Anyway, I'm going to be color correcting and color grading some footage for a music video. The files are all h.264 mov files. I've never had an issue with my computer being slow while editing or exporting them.
But I'm just wondering if I should continue to edit and color the original files, or if there is some benefit to creating Optimized files to edit with instead.
Optimized files will make them play back easier, but that's all. The color data in the originals is all there is. Transcoding to another codec won't gain you anything. Grade the originals, save the drive space and time.
ok cool. because i felt like i was going crazy. i saw a video from Larry Jordan, and he even commented back to me on the youtube video, and basically said if i plan on doing any color grading or color corrections, i should optimize my media, because ProRes is going to have more stops between pure black and pure white. and while i understand that, i just don't see how converting h.264 files to ProRes is going to help me in color grading and color correction in terms of quality. i understand how it can help in terms of rendering and quickly playing it back or exporting, but from a pure 'image quality' stand point, i don't see how there could possibly be a benefit.
bradywurtz wrote: ... Larry Jordan... commented... if i plan on doing any color grading or color corrections, i should optimize my media, because ProRes is going to have more stops between pure black and pure white...i just don't see how converting h.264 files to ProRes is going to help me in color grading and color correction in terms of quality...
You are correct, transcoding from H264 to ProRes doesn't help color or dynamic range. FCPX already edits in ProRes for H264, which is why the default render format is ProRes 422. Transcoding to optimized ProRes is for performance, not quality.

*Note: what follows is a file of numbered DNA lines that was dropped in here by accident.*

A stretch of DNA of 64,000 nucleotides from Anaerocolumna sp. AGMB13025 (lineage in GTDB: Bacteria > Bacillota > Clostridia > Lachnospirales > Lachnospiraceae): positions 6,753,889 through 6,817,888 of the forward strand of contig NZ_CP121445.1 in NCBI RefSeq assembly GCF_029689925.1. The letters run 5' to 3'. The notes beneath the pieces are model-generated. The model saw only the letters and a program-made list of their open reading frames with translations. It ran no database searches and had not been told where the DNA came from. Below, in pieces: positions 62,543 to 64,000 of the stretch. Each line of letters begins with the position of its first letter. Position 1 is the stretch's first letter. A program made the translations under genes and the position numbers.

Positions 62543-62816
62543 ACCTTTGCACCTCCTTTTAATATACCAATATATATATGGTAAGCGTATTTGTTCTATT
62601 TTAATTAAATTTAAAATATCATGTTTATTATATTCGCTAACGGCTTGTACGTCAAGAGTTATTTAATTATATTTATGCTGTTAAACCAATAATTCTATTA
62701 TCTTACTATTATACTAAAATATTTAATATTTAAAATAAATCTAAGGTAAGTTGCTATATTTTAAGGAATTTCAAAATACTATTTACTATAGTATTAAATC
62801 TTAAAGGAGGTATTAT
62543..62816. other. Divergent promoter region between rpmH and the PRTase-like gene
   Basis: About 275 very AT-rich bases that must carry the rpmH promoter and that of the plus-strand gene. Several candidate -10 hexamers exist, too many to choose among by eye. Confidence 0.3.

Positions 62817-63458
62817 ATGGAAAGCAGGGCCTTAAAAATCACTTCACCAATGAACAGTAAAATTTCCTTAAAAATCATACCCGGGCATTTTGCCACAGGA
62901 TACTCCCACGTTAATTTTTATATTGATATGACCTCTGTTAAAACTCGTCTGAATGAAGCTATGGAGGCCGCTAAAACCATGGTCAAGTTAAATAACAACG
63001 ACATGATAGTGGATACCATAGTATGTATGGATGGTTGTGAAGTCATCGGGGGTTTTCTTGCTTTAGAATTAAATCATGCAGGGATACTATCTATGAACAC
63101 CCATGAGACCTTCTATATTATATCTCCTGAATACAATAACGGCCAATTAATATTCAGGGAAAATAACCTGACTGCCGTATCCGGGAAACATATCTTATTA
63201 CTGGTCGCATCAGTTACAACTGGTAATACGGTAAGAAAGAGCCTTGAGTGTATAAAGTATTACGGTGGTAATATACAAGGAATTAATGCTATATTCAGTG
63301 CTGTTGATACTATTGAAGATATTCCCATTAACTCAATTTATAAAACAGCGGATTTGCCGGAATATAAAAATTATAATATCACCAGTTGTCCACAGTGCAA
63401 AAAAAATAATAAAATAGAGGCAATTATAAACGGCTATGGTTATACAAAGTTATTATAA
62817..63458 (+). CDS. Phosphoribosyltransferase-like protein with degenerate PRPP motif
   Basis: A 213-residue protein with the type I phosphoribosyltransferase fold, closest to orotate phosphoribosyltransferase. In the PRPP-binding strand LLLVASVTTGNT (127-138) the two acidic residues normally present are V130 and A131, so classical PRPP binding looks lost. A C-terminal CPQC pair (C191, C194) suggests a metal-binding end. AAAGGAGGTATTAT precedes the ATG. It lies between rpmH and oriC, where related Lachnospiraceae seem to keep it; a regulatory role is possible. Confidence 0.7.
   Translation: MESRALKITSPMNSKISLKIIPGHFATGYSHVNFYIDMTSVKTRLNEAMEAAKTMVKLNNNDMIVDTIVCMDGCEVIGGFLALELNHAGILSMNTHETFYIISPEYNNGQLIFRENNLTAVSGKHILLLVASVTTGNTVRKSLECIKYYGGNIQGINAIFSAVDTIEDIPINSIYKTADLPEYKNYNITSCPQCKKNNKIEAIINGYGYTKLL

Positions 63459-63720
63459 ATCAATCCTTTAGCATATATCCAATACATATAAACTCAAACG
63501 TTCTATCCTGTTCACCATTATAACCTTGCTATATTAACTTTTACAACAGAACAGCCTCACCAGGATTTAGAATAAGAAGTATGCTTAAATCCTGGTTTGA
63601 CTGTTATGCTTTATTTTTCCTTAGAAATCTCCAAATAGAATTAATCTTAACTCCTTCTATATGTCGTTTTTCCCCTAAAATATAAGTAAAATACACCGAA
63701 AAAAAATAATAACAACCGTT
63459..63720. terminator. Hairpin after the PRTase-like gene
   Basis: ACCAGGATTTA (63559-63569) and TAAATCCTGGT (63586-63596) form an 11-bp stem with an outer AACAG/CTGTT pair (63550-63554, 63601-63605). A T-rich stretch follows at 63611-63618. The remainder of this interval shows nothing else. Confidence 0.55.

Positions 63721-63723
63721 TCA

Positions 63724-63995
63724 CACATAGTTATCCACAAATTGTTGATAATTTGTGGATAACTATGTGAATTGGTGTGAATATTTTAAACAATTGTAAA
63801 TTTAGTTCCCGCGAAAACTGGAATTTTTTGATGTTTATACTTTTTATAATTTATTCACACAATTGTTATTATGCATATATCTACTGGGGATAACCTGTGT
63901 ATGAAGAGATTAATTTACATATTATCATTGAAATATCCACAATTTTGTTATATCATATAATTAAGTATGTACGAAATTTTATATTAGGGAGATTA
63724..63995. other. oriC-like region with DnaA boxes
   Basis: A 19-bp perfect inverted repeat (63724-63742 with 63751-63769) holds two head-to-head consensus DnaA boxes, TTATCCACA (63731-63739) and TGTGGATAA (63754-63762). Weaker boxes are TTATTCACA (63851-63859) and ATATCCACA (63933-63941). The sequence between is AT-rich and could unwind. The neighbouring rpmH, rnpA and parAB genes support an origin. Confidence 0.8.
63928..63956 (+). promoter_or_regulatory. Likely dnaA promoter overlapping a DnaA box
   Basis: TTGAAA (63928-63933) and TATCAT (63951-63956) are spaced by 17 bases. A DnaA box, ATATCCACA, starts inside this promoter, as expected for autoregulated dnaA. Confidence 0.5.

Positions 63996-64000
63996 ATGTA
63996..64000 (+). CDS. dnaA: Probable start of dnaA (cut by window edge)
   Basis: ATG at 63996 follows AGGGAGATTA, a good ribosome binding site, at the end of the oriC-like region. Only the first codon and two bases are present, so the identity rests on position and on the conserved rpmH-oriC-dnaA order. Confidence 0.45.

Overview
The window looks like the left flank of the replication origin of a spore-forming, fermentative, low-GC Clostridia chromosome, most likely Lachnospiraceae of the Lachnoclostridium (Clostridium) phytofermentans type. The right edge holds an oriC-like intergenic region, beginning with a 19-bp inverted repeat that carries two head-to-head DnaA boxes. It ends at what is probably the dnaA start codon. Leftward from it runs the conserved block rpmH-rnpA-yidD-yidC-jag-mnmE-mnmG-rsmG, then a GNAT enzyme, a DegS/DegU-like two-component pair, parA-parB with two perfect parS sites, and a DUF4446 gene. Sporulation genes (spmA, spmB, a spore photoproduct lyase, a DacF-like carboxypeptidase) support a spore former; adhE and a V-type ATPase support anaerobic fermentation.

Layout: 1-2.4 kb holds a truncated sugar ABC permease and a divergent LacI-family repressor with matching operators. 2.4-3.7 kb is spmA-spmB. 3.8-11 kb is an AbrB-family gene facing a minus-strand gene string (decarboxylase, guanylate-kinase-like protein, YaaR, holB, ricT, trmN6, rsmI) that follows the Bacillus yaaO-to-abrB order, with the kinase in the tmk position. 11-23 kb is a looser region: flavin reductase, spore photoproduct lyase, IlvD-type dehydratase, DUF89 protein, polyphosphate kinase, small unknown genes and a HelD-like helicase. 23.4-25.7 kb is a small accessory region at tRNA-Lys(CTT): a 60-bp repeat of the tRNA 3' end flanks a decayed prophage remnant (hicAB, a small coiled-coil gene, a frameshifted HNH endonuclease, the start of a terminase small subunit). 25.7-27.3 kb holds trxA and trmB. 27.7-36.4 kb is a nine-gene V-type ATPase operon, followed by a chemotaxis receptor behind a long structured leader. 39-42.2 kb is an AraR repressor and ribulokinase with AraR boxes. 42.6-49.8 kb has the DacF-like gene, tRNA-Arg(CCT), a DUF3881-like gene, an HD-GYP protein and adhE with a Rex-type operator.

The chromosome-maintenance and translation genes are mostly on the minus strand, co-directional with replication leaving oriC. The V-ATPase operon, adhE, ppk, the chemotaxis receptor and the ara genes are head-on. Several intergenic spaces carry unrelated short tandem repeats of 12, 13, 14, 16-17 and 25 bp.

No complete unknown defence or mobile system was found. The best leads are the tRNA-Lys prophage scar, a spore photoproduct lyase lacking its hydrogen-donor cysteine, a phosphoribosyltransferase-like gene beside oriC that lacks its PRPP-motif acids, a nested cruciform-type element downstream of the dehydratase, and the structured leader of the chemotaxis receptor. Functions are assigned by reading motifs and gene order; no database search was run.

It's not like editing a .jpg in Photoshop multiple times where each pass re-compresses the already-compressed .jpg. It is more like editing a raw still in Lightroom where the edit steps are metadata.
By contrast it often does help to *acquire* in ProRes from the camera (where possible). But in those cases you don't need optimized media -- it's already in ProRes.
In cases involving 4k H264 where better editing performance is needed, it's often best to use proxies, not optimized media. The proxy of 4k is 1080, which is plenty good enough for most editing decisions and this does not degrade color or dynamic range but provides improved performance at about 1/6th the size of optimized media.
I know Larry, have for many years, and that doesn't sound like him. ProRes is capable of having more dynamic range between one end of the luma and chroma scale to the other, but when you transcode from another codec to it, it only has what you feed it. It only has the color data, thus the dynamic range, of the original. It doesn't add "stop" or dynamic range or extra data. That simply isn't possible.
If I have 4 marbles, I can move them from a small jar to a much larger jug, and shine a flood light on them, but I still only have 4 marbles.
Yeah, that doesn't sound like Larry. But then, I don't see much of his stuff around anymore. Shame, cause he's a nice guy. But, YouTube has killed off most all of the major trainers save Ripple Training. And even they are hurting from the free (and often incorrect / misguided) YouTube freebie tutorials.